Genetically engineered mice have greatly improved our understanding of gene functions and disease mechanisms. Nevertheless, the traditional knock-out approach has limitations in the overall viability of mutants. The application of the Cre/loxP system in the inner ear can help bypass this difficulty by generation of conditional gene recombineering. However, to do so requires an expression system that allows ear-specific temporally inducible, gene abrogation of one or more of the increasingly available floxed genes. To date, three approaches have been successfully used to create murine inner ear-specific Cre lines: conventional transgenesis, BAC transgenesis, and gene knock-in. Unfortunately, timing of conditional Cre activity does not extend beyond the regulatory range of the gene controlling Cre expression. Rectification of this problem requires the generation of tamoxifen or tetracycline inducible systems in the inner ear. Examination of integrase expression at different loci will facilitate studies on the expression of exogenous transgenes. These genetic applications for the mouse genome will dramatically advance in vivo gene function studies.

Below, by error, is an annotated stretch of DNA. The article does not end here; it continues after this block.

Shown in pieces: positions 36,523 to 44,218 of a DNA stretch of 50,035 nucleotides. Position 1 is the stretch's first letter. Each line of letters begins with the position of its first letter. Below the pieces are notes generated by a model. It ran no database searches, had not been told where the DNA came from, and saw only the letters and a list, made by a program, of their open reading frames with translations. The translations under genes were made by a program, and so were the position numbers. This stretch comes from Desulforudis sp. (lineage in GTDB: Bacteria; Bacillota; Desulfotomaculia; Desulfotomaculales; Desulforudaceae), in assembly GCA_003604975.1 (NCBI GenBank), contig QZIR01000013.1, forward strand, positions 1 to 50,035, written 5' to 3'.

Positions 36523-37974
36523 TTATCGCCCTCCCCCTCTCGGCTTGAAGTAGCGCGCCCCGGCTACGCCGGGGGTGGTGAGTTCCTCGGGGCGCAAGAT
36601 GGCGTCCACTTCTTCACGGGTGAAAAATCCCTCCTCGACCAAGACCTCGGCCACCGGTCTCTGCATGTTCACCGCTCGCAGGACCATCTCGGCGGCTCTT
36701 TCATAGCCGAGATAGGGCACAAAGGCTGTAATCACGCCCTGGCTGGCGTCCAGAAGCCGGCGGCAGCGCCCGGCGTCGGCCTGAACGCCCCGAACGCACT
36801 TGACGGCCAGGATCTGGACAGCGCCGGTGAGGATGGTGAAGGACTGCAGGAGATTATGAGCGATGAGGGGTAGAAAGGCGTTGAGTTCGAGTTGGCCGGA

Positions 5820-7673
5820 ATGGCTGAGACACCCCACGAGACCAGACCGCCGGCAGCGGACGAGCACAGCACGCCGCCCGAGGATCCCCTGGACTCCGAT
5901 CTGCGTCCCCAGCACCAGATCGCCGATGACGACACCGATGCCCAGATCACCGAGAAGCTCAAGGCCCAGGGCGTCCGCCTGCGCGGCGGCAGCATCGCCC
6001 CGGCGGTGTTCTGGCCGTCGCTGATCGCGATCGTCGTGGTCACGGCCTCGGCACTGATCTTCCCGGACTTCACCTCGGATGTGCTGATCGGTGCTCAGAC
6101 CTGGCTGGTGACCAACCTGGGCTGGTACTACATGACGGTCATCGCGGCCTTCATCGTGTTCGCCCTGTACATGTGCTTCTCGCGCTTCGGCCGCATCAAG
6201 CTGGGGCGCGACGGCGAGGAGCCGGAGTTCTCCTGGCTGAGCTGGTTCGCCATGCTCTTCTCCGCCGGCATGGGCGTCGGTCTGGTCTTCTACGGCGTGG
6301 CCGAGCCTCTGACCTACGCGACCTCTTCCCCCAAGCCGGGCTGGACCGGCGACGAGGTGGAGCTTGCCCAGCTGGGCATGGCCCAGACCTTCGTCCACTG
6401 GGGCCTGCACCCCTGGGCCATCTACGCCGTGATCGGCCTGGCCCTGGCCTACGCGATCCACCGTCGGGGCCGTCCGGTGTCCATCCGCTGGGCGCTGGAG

All Science Journal Classification (ASJC) codes
- Molecular Biology
- Clinical Neurology
- Developmental Biology